Dogs are hearty animals who seemingly have stomachs of steel; however, just because they love to dig through the dirt and beg for food doesn’t mean some common plants and foods won’t seriously harm their bodies. It’s important to know which items could be deadly if ingested.
Indoor plants can liven up a home with a bit of greenery, but many can poison your dog. Aloe vera, chrysanthemum, azalea, hyacinth, weeping fig, caladium, dumb cane, elephant’s ear, emerald fern, philodendron, weeping fig, yew, tulips and gladiolas are some common poisonous indoor plants. Both the outer and oozy inner portions of the popular aloe vera plant contain saponins, which can produce vomiting, diarrhea and severe tremors and seizures. A common floral azalea, contains grayantoxins that depress the central nervous system and can lead to coma and cardiac arrest.
Indoor plants and vases of flowers are not the only dangers for canines; deadly plants also are found in outdoor gardens and parks. Some of the most common toxic outdoor plants include: daffodils, ivy, morning glory, foxglove, nightshade, oak, green potato, wisteria, sago palm and oleander. A dog can experience seizures and liver failure from ingestion of just one sago palm seed or nut. Another deadly plant, oleander, can cause abnormal heart function, hypothermia and eventual death.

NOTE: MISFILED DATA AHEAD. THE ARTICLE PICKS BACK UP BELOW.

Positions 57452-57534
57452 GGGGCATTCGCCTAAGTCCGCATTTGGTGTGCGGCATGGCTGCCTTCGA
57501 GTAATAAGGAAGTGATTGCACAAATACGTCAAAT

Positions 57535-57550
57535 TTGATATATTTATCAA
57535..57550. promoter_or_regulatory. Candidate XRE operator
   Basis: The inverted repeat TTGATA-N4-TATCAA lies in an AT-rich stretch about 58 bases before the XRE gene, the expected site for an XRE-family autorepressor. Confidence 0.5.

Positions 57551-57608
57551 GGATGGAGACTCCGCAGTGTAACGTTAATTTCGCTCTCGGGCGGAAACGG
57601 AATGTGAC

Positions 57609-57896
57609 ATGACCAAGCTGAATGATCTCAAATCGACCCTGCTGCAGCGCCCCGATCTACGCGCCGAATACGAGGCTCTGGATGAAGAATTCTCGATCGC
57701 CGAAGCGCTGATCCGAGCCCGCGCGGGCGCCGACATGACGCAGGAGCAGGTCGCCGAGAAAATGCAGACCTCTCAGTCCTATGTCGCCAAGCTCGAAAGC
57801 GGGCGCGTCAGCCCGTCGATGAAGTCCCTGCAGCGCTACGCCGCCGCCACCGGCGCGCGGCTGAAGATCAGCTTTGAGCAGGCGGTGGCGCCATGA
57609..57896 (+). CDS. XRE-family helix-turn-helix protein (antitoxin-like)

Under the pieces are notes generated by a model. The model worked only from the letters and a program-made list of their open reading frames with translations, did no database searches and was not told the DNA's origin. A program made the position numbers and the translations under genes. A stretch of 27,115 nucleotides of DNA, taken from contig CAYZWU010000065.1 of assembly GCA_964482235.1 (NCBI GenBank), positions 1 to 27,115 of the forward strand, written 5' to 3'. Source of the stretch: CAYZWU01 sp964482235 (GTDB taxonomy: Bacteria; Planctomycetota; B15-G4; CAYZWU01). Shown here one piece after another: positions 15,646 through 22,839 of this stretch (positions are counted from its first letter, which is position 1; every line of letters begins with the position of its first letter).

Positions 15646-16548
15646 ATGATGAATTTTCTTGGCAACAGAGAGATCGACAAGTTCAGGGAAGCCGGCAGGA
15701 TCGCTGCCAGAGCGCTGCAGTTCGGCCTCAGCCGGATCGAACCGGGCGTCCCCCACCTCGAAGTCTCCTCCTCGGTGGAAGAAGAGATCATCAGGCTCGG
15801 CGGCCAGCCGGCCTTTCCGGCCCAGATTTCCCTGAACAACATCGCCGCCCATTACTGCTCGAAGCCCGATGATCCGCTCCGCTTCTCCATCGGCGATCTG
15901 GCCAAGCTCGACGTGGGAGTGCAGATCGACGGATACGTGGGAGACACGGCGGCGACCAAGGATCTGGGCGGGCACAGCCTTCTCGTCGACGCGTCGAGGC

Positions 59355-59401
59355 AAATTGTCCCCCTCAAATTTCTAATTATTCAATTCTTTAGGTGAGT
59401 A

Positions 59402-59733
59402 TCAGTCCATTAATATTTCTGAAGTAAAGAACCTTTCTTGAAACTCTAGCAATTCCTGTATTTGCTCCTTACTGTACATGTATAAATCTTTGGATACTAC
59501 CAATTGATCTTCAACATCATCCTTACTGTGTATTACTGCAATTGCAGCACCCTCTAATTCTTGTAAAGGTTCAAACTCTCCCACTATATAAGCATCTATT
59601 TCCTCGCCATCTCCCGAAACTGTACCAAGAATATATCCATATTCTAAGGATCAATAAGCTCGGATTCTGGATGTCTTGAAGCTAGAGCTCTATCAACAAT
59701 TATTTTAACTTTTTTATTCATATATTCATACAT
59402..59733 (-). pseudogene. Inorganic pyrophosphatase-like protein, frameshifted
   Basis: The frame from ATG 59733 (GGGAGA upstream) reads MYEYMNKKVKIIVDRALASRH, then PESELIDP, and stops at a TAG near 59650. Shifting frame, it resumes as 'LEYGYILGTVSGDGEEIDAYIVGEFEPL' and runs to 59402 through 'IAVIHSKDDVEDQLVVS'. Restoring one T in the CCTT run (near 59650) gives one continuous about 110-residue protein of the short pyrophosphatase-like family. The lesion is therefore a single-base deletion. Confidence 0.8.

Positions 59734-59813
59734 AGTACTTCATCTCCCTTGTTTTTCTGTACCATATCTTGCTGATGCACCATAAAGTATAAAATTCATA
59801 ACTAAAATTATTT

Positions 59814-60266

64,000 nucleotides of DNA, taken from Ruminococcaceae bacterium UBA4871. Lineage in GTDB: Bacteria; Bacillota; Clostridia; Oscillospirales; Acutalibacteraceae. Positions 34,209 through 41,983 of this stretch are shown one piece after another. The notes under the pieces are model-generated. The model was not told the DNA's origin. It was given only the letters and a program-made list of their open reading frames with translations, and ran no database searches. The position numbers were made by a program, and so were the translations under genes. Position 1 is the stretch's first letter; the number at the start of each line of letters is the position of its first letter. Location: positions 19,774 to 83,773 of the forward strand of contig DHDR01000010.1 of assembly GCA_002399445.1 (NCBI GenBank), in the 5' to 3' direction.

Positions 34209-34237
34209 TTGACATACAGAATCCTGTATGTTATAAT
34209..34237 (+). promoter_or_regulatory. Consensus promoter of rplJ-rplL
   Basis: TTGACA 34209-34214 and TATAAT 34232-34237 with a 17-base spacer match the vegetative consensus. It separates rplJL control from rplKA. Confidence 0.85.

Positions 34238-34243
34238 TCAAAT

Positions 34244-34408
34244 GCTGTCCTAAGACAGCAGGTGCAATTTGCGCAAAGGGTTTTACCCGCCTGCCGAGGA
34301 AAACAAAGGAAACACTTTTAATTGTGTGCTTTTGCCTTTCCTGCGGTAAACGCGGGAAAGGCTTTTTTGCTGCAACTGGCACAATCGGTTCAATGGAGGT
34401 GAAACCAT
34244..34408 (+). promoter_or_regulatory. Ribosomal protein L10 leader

It is tempting to share a bit of your meal with Fido when he sits quietly and gives you the puppy dog eyes, but resist the temptation. Many human foods, including the widely feared chocolate, are deadly when ingested. Avocado, garlic, grapes, fruit pits and seeds, macadamia nuts, mushrooms, raisins, onions and unripe tomatoes, potatoes and rhubarb all can have deadly consequences for dogs. Just a few grapes and raisins can cause kidney failure, while avocado leads to labored breathing and fluid around the heart.
Signs and Symptoms of Poisoning
Each toxic plant or food may present specific symptoms when ingested; however, the most common, universal signs of poisoning are abdominal tenderness, diarrhea, vomiting, drooling, lethargy and labored breathing. Contact your veterinarian immediately if you believe your dog has ingested a poisonous plant or food, or shows any signs of poisoning. The ASPCA’s 24-hour Poison Control Center Hot Line is another resource if you are unable to reach a veterinarian: 888-426-4435.